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Mission Concept for the Single Aperture Far-Infrared (SAFIR) ObservatoryWe have developed a preliminary but comprehensive mission concept for SAFIR, as a 10 m-class far-infrared and submillimeter observatory that would begin development later in this decade to meet the needs outlined above. Its operating temperature (< or = 4K) and instrument complement would be optimized to reach the natural sky confusion limit in the far-infrared with diffraction-limited performance down to at least the atmospheric cutoff, lambda > or approx. 40 microns. This would provide a point source sensitivity improvement of several orders of magnitude over that of the Spitzer Space Telescope (previously SIRTF) or the Herschel Space Observatory. Additionally, it would have an angular resolution 12 times finer than that of Spitzer and three times finer than Herschel. This sensitivity and angular resolution are necessary to perform imaging and spectroscopic studies of individual galaxies in the early universe. We have considered many aspects of the SAFIR mission, including the telescope technology (optical design, materials, and packaging), detector needs and technologies, cooling method and required technology developments, attitude and pointing, power systems, launch vehicle, and mission operations. The most challenging requirements for this mission are operating temperature and aperture size of the telescope, and the development of detector arrays. SAFIR can take advantage of much of the technology under development for JWST, but with much less stringent requirements on optical accuracy.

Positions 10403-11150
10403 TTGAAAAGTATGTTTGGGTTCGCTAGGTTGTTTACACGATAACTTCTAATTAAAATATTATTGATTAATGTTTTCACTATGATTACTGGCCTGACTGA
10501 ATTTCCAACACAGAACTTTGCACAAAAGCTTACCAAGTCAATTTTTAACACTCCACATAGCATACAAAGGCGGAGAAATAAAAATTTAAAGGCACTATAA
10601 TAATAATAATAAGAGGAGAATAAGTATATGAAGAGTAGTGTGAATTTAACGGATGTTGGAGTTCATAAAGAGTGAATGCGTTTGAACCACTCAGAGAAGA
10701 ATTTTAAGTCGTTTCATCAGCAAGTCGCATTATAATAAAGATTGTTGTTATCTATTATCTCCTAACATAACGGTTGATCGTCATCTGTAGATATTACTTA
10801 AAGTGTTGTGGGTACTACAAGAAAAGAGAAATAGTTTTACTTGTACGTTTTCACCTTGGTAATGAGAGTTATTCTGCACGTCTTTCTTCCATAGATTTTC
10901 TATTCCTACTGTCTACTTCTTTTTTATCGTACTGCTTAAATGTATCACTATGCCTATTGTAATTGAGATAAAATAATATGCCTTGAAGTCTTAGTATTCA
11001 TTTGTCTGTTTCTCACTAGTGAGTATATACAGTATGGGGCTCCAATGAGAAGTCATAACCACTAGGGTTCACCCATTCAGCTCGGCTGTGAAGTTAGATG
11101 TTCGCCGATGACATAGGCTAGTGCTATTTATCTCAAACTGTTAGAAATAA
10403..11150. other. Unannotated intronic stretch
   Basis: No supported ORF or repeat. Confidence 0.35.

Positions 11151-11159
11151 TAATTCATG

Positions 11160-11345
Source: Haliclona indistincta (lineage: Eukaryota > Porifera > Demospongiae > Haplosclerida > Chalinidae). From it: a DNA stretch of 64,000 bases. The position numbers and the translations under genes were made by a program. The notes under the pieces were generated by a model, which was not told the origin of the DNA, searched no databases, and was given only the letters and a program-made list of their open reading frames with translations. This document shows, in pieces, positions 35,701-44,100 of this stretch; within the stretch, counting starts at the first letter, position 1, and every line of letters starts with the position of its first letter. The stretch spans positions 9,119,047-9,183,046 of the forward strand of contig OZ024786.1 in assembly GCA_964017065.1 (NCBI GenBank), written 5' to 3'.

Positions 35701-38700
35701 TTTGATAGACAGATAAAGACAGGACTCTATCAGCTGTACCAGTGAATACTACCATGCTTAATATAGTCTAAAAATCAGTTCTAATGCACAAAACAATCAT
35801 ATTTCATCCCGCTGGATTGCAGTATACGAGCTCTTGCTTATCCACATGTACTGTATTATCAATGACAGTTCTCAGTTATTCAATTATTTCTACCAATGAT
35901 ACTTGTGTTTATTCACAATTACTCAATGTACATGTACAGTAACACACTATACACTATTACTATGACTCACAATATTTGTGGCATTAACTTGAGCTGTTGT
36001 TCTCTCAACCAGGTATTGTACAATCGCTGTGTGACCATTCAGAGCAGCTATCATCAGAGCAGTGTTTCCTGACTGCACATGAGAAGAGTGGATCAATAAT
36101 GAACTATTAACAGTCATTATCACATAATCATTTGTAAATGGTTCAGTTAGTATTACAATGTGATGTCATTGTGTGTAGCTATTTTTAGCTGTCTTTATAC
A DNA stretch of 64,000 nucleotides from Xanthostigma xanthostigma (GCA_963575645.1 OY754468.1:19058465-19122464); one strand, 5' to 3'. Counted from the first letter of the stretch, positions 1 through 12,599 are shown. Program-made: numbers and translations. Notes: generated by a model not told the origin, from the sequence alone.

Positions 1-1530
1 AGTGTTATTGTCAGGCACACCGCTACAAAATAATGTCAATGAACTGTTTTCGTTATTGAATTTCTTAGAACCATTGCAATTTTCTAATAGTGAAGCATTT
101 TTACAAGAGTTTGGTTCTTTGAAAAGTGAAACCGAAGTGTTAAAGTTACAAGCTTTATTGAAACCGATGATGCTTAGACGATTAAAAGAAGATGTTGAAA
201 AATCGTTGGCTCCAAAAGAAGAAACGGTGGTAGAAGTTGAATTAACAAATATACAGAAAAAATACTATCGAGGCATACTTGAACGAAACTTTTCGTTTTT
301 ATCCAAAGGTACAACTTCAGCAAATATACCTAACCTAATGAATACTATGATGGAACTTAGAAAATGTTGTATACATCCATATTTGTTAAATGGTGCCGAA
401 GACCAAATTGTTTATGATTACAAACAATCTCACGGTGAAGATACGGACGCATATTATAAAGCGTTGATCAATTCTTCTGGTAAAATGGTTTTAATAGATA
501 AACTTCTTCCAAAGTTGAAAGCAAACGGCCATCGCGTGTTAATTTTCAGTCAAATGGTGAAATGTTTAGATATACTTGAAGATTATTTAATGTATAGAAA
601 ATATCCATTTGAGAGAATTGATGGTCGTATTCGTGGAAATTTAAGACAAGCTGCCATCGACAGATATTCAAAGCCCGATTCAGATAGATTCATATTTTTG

Document ID
20040110247
Document Type
Reprint (Version printed in journal)
Authors
Benford, Dominic J. (NASA Goddard Space Flight Center Greenbelt, MD, United States)
Amato, Michael J. (NASA Goddard Space Flight Center Greenbelt, MD, United States)
Mather, John C. (NASA Goddard Space Flight Center Greenbelt, MD, United States)
Moseley, S. Harvey, Jr. (NASA Goddard Space Flight Center Greenbelt, MD, United States)
Date Acquired
August 21, 2013
Publication Date
January 1, 2004
Subject Category
Astronomy
Distribution Limits
Public
Copyright
Other